It is very interesting to note that with hundreds of megabyte of spectrum sold to the mobile operators, it is apparently the un-licensed general purpose spectrum in 2,4 GHz and 5 GHz which is going to be the solutions to the ever growing data volumes that operators are trying to coupe with.

I got curious and read trough 5 reports from well estimated suppliers of industry analysis about Wi-Fi off-load, and none of them talks anything about the outlook for the scenario where all private and public Internet connectivity providers seem to be heading for the same crowded street. My feeling tells me that we are heading for congestion.

In licensed spectrum operators do their own radio cell planning, because they know that others are not allowed to interfere with the transmission that they provide. In the un-licensed frequency bands however, everybody seem to be doing their own planning for the same spectrum.

Some global operators have informed that up to 70% of their current fixed and mobile broadband data volumes are now being transmitted via Wi-Fi at some point, and the above named industry analysts estimate that mobile operators will be off-loading at least 40% of their traffic in 3-5 years.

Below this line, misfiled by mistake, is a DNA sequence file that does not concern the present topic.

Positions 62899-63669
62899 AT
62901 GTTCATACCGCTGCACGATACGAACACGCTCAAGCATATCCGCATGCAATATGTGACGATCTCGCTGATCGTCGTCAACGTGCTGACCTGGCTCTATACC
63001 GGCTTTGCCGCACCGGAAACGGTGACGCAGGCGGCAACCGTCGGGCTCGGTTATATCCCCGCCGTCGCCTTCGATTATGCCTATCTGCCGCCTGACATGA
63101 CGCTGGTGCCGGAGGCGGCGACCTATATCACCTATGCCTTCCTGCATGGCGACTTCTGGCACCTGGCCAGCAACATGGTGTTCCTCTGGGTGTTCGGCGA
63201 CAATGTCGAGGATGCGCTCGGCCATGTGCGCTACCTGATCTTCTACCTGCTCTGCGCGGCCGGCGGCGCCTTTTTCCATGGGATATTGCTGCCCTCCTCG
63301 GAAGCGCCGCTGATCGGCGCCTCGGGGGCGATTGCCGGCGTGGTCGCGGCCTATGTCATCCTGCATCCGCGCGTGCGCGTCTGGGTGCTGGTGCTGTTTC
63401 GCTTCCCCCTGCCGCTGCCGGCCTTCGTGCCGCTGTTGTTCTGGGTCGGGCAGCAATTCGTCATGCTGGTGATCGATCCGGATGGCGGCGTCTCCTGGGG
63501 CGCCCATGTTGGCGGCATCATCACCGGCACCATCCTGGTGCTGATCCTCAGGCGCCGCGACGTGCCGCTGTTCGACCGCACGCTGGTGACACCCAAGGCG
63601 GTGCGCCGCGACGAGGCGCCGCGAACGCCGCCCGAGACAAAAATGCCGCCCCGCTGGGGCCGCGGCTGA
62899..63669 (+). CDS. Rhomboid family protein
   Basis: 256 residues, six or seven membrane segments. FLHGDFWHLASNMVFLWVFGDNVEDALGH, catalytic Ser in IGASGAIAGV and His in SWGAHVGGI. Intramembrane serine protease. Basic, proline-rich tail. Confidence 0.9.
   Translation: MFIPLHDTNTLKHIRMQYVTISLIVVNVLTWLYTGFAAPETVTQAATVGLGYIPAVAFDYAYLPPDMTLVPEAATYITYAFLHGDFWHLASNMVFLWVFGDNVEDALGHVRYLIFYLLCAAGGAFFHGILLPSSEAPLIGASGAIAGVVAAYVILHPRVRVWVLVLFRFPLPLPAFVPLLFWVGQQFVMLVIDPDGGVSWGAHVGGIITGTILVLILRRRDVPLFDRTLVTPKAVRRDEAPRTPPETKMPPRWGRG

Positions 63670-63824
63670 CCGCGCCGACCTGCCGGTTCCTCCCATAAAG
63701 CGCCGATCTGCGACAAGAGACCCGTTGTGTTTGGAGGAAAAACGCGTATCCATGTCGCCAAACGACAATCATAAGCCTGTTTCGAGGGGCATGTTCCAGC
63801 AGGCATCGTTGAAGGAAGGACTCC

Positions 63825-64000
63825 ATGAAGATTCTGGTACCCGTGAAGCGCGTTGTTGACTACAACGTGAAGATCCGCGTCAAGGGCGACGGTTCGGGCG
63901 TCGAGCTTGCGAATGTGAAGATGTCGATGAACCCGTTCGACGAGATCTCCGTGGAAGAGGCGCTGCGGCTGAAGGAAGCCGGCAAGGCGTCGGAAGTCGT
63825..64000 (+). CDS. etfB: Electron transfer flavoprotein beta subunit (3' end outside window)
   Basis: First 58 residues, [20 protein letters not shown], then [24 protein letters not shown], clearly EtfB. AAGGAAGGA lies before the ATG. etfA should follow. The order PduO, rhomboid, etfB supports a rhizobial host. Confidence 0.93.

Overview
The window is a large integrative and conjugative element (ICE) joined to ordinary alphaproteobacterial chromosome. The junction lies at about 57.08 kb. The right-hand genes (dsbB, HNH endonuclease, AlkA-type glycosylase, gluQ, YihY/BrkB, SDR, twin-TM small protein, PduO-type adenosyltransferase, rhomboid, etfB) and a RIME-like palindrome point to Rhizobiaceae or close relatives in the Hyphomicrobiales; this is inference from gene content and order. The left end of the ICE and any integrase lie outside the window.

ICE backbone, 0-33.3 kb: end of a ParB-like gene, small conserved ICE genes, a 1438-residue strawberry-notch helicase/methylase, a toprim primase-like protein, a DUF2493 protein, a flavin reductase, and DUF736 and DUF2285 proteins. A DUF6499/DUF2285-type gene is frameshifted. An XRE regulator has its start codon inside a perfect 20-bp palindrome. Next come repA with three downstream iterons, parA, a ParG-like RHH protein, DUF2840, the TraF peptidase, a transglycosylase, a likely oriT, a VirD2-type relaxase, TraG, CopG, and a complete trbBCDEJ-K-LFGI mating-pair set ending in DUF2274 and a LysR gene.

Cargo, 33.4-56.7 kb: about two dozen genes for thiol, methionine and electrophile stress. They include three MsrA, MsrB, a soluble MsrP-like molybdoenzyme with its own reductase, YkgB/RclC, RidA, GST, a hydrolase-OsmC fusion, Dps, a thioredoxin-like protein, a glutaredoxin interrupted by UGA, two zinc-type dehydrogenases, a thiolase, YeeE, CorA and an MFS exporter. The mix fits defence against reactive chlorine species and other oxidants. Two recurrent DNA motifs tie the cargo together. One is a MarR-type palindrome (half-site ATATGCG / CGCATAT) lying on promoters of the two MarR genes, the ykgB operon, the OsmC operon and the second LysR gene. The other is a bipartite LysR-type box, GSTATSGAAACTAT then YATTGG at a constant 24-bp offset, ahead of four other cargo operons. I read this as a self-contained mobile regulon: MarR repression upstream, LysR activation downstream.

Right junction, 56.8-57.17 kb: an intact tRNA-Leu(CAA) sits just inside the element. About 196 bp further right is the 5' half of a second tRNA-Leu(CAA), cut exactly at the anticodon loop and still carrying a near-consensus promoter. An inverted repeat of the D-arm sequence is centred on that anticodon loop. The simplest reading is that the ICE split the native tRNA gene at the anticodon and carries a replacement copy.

It is good to see that the Brazilian regulator, ANATEL, has taken initiative to establish targets and measurement for the quality of broadband services in Brazil, where some operators are being criticized for delivering much less than what their customers are paying them for in terms of bandwidth and availability. On the other hand it is difficult to understand how operators can guarantee the quality of a service when depending on shared spectrum where there is no entity responsible for the planning and utilization of the spectrum, other than the general purpose certification of the transmission equipment required by ANATEL. One of the consequences is that when I go to a downtown restaurant to try to get on a Wi-Fi network toady, I get a long list of networks all struggling for the same spectrum, as you can see on the enclosed picture. There are also several reports where people get lower performance of the their installed Wi-FI at home when the public and operator driven Wi-Fi networks begin to transmit on the same channels used for the home solutions.